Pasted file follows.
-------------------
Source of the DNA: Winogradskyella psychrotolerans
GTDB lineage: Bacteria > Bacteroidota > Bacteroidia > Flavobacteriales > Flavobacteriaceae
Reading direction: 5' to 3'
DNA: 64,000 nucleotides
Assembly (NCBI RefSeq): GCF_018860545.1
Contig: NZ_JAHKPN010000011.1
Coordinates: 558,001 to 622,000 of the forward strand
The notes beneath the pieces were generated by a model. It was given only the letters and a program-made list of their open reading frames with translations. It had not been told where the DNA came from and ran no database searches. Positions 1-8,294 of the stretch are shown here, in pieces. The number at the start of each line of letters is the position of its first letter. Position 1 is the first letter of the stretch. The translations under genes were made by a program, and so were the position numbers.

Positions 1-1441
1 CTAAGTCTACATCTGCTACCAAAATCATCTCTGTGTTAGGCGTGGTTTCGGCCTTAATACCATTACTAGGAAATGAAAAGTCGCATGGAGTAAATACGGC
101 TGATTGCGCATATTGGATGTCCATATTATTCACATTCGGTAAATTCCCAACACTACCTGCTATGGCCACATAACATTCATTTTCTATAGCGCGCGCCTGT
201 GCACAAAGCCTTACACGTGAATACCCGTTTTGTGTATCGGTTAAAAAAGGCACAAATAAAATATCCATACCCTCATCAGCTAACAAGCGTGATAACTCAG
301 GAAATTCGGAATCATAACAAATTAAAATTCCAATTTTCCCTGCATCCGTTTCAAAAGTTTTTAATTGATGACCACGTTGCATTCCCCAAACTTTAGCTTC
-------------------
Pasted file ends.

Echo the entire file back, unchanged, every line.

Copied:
Source of the DNA: Winogradskyella psychrotolerans
GTDB lineage: Bacteria > Bacteroidota > Bacteroidia > Flavobacteriales > Flavobacteriaceae
Reading direction: 5' to 3'
DNA: 64,000 nucleotides
Assembly (NCBI RefSeq): GCF_018860545.1
Contig: NZ_JAHKPN010000011.1
Coordinates: 558,001 to 622,000 of the forward strand
The notes beneath the pieces were generated by a model. It was given only the letters and a program-made list of their open reading frames with translations. It had not been told where the DNA came from and ran no database searches. Positions 1-8,294 of the stretch are shown here, in pieces. The number at the start of each line of letters is the position of its first letter. Position 1 is the first letter of the stretch. The translations under genes were made by a program, and so were the position numbers.

Positions 1-1441
1 CTAAGTCTACATCTGCTACCAAAATCATCTCTGTGTTAGGCGTGGTTTCGGCCTTAATACCATTACTAGGAAATGAAAAGTCGCATGGAGTAAATACGGC
101 TGATTGCGCATATTGGATGTCCATATTATTCACATTCGGTAAATTCCCAACACTACCTGCTATGGCCACATAACATTCATTTTCTATAGCGCGCGCCTGT
201 GCACAAAGCCTTACACGTGAATACCCGTTTTGTGTATCGGTTAAAAAAGGCACAAATAAAATATCCATACCCTCATCAGCTAACAAGCGTGATAACTCAG
301 GAAATTCGGAATCATAACAAATTAAAATTCCAATTTTCCCTGCATCCGTTTCAAAAGTTTTTAATTGATGACCACGTTGCATTCCCCAAACTTTAGCTTC